The most remarkable things noted are the steady endeavor to be merciless to my own faults, the great amount of work; school, meetings, writing and lovemaking to which I was assigned; poor health, late hours, loss of independence of thought, love of reading, etc. These things I note in 1882.

Reading over my old Journals sometimes gives me great pain and brings tears to my eyes - for many different reasons - and there have been times when I went for years without writing in them at all.
            I am very tired tonight. I am sick, too, and never again may be even half well. I struggle to note things in my brain so that I may put them in my latest Journal, which may be my last. I have many things to say, but no time to think. Human things occupy my time, my attention, care and work. I want to convey to my children how they should live even when I am no longer here to help them. The mistakes I made, I wish them to avoid. It is nowhere easier to blame myself than in my journals, unless it be in my prayers.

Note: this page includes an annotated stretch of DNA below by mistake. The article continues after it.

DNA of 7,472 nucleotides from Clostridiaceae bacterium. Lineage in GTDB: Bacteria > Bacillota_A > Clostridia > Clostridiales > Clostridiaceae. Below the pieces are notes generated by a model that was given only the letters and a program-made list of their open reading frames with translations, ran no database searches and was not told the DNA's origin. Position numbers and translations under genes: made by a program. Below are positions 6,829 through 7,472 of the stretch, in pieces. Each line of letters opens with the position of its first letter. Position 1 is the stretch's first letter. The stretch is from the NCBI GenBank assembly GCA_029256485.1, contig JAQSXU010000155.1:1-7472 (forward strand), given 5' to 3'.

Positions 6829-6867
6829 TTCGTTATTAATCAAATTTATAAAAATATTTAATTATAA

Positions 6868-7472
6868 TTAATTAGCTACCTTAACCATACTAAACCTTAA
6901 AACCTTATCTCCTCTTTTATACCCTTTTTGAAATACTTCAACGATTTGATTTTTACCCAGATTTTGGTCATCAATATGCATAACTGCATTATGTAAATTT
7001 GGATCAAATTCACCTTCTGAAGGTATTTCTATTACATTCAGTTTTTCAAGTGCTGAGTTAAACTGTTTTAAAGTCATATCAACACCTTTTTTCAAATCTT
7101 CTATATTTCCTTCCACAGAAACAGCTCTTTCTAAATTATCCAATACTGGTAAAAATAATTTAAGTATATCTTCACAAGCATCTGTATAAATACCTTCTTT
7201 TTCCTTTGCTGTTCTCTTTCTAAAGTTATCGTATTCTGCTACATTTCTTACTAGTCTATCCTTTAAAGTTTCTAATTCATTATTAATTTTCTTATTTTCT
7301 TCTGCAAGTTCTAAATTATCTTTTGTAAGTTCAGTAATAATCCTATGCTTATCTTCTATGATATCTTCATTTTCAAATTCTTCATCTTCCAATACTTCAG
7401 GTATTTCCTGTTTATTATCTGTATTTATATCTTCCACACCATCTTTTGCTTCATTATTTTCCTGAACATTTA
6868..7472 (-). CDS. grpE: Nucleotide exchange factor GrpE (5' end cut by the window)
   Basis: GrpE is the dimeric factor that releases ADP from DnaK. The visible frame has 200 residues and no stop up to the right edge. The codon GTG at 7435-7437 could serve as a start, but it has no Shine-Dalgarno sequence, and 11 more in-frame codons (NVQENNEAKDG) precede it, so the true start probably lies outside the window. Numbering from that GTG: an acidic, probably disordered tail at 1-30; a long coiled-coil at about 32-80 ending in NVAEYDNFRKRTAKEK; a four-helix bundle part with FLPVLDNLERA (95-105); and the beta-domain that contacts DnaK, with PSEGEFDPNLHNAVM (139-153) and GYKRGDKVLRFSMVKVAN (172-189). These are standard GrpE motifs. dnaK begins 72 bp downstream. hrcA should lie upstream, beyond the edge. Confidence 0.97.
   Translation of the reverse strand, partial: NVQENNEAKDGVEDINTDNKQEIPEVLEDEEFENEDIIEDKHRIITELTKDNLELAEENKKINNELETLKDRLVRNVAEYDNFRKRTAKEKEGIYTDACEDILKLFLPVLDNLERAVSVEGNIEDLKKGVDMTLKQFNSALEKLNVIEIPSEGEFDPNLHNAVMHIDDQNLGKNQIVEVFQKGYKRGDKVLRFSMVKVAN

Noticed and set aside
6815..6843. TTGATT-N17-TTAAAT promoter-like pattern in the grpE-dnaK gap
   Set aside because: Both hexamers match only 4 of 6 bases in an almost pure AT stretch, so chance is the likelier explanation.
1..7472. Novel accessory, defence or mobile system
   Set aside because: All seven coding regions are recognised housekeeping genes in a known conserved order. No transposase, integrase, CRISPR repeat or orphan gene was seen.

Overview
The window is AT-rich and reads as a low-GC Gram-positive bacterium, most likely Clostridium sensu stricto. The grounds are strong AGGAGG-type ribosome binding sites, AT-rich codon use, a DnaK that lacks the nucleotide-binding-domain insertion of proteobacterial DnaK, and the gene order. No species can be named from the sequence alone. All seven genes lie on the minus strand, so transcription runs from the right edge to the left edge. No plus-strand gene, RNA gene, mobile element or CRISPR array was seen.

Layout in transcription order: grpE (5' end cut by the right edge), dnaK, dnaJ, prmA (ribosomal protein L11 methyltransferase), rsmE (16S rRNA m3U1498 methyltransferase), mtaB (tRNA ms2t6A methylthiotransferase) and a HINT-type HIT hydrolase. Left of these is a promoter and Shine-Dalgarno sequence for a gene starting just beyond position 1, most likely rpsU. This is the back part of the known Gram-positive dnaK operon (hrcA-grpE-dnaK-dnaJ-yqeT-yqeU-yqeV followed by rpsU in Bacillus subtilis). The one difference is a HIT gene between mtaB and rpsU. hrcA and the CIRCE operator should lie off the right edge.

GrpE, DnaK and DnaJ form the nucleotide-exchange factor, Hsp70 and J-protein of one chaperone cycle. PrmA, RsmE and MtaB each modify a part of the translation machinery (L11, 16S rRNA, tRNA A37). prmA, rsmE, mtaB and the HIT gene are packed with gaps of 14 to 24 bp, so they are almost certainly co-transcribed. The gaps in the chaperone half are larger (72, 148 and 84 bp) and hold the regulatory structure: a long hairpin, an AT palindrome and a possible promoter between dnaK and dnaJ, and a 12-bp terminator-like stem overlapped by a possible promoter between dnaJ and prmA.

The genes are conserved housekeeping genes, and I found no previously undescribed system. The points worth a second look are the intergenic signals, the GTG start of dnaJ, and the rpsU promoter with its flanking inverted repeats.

(Her daughter Margaret Amanda Tallmon was born January 30, 1878.)

Feb. 24th, 1878. I come to my journal as to a confidential and helpful friend, though in it I suppose, I "only commune with myself."
            I have a baby girl, not deformed or defective, so far as we can see, and I am very slowly recovering from a slow but not difficult confinement. For a few days there was no change in my state of mind. Since strength begins to return, though, I feel as if I were going from my darling Ada by returning to health, rather than by dying; still I am recovering slight ability to rest in faith in God and Heaven and Immortality and Christ for which I thank God, and so I come nearer to her - my poor dear child, my Darling!